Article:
Tom Hanks has debuted his new app, "Hanx Writer," a totally pointless but awesome creation that allows users to mimic the sound of the ancient technology known as the typewriter on an iPad. He's pretty excited about it:
And, as far as apps by celebs go, it's actually kind of charming! Usually, apps by celebs are lame, like Justin Bieber's selfie app, or straight-up self-promotion, like Lady Gaga's. But in a few instances, celebrities create apps that are highly entertaining, funny, or even good for the world. For example:
The real joke of Kim Kardashian's video game app, "Kim Kardashian: Hollywood," isn't that it's a video game by Kim Kardashian: It's that it's, as Vulture proclaimed, "legitimately good." Lindsey Weber explains:
This is by far the most baffling thing about KKH. The game is very funny! And not just in a “ha-ha, look at me, I’m so crazy and stupid for playing this Kim Kardashian game” way. It plays off the absurdity of Kim’s entire career (she’s famous for “nothing”!), yes, but also the general absurdity of Hollywood and conceived vapidness of celebrity.
Bonus: The game has brought out the best in literary Twitterati.
Like Hanks, William Shatner capitalized on his campy Internet persona and got in on the joke with "Shatoetry." The app is exactly what the portmanteau suggests: poetry with William Shatner. Available for iOS and Android, users can choose words of varying intonations, recorded by Shatner, and string them together to create a bizarre, Shatner-fied poem. Here's a behind-the-scenes look:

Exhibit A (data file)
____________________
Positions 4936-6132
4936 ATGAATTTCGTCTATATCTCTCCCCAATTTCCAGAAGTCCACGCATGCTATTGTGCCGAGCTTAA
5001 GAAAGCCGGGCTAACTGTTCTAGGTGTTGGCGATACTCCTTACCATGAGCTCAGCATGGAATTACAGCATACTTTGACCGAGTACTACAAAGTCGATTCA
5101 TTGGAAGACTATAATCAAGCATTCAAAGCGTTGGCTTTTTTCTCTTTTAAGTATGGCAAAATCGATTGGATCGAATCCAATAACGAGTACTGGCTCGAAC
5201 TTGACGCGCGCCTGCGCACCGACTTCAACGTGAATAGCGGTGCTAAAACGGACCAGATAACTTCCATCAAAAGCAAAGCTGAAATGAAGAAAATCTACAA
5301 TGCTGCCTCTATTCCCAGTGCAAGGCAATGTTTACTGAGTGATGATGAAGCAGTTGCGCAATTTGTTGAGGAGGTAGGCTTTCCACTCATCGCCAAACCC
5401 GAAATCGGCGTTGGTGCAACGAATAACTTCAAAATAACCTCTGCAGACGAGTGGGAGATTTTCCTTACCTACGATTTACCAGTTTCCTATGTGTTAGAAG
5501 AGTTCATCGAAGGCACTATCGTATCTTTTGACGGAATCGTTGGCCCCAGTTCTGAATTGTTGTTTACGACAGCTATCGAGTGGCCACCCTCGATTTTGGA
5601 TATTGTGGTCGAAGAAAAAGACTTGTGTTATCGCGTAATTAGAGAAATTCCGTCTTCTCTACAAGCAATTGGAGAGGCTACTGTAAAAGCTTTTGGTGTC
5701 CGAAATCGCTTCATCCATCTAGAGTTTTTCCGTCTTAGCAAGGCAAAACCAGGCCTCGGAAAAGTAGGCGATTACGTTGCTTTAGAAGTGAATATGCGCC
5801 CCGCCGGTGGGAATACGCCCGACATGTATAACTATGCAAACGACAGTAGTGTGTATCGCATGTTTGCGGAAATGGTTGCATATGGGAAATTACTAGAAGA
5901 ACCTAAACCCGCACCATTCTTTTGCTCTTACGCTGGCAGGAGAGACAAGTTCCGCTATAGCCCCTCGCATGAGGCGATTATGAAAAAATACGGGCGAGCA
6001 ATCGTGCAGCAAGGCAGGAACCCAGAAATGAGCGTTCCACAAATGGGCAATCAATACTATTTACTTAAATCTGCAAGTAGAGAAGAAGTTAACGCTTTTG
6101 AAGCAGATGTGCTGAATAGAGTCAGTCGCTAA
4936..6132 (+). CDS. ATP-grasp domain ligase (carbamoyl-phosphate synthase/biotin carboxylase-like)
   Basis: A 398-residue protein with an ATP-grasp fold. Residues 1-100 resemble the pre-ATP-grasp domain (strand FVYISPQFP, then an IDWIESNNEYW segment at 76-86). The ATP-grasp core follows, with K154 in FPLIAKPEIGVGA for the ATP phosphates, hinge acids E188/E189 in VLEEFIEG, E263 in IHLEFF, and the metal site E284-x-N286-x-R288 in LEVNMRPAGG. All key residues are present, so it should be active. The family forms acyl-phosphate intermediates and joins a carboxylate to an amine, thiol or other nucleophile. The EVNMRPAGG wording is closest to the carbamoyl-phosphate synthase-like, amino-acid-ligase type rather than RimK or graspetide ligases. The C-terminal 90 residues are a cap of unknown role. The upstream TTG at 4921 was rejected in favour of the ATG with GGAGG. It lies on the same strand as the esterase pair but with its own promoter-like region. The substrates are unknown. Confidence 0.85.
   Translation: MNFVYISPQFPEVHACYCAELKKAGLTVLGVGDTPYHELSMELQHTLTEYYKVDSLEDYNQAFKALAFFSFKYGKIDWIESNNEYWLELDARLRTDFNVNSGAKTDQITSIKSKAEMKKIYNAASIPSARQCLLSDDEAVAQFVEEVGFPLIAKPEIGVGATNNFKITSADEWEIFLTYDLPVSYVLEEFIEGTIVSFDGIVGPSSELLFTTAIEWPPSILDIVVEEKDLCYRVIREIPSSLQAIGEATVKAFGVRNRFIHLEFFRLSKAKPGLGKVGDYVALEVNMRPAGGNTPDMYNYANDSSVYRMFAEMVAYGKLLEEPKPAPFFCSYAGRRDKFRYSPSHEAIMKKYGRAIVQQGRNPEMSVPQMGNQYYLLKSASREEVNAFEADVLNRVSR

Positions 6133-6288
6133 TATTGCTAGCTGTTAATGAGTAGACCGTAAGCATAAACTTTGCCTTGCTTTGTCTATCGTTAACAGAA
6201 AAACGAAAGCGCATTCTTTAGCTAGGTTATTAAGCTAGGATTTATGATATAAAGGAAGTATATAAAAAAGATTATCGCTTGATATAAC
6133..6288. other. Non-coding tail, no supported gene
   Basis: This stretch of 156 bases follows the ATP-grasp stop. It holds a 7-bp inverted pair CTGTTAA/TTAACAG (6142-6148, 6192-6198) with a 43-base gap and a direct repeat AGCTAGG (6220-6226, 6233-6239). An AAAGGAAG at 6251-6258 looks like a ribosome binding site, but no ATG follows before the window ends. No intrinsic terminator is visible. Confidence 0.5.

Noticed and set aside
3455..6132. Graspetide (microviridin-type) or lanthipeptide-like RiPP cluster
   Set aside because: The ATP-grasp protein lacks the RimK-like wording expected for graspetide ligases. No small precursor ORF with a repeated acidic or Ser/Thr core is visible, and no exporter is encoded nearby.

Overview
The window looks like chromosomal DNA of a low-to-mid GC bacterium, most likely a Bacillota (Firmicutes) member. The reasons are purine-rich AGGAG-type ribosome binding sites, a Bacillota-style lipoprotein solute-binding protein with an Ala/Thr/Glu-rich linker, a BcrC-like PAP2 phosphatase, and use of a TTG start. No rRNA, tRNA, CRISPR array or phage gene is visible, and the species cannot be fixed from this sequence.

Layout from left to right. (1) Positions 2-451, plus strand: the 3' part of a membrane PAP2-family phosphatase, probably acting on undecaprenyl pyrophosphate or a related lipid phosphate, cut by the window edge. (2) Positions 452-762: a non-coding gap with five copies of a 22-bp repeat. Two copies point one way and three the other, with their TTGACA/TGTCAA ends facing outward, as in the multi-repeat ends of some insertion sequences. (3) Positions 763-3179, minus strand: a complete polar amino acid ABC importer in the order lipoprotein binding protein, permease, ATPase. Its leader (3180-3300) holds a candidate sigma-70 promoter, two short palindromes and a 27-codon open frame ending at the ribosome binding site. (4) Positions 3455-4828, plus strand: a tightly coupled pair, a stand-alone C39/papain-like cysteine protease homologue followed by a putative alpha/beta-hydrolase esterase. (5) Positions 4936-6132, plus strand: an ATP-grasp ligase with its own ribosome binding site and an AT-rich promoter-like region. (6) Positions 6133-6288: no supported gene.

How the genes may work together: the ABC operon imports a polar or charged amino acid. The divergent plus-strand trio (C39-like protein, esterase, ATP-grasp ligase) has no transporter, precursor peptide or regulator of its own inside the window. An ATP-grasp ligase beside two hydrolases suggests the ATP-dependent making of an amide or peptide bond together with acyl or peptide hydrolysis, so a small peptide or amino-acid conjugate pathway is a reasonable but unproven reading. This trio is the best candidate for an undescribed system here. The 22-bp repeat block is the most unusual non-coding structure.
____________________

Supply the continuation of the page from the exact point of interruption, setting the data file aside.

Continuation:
LeVar Burton is one of the few celebrities who has created an app not (entirely) for self-promotion, or to capitalize on Internet fame, but as a way to advance a social cause. When "Reading Rainbow" went off the air after 26 years, he found a new way to reach audiences via the tablet app, which soon became the top education app in the nation. His Kickstarter, which netted $6 million, will extend the vision of the app so that even more classrooms and children have access to it.
Though perhaps not on the same scale as Burton's "Reading Rainbow," singer Alicia Keys launched a storytelling app, "The Journals of Mama Mae and LeeLee," to promote literacy and reading for kids. "This app also touches on intergenerational connections to our grandparents, how much they can teach and guide us," she said upon its launch in 2012. "We came up with the concept by merging my experiences with my nana, who was and is still so magical to me, and how this character, Mama Mae, helps LeeLee through life experiences."
Taylor Swift's greeting card app would probably be cooler if it demonstrated some self-awareness of the fact that Taylor Swift comes across like a human greeting card, but that's forgivable when you realize that it's still a fun app. Like a Hallmark greeting card, it provides inspirational quotes and thoughtful sayings with pretty text, which of course you can send ironically: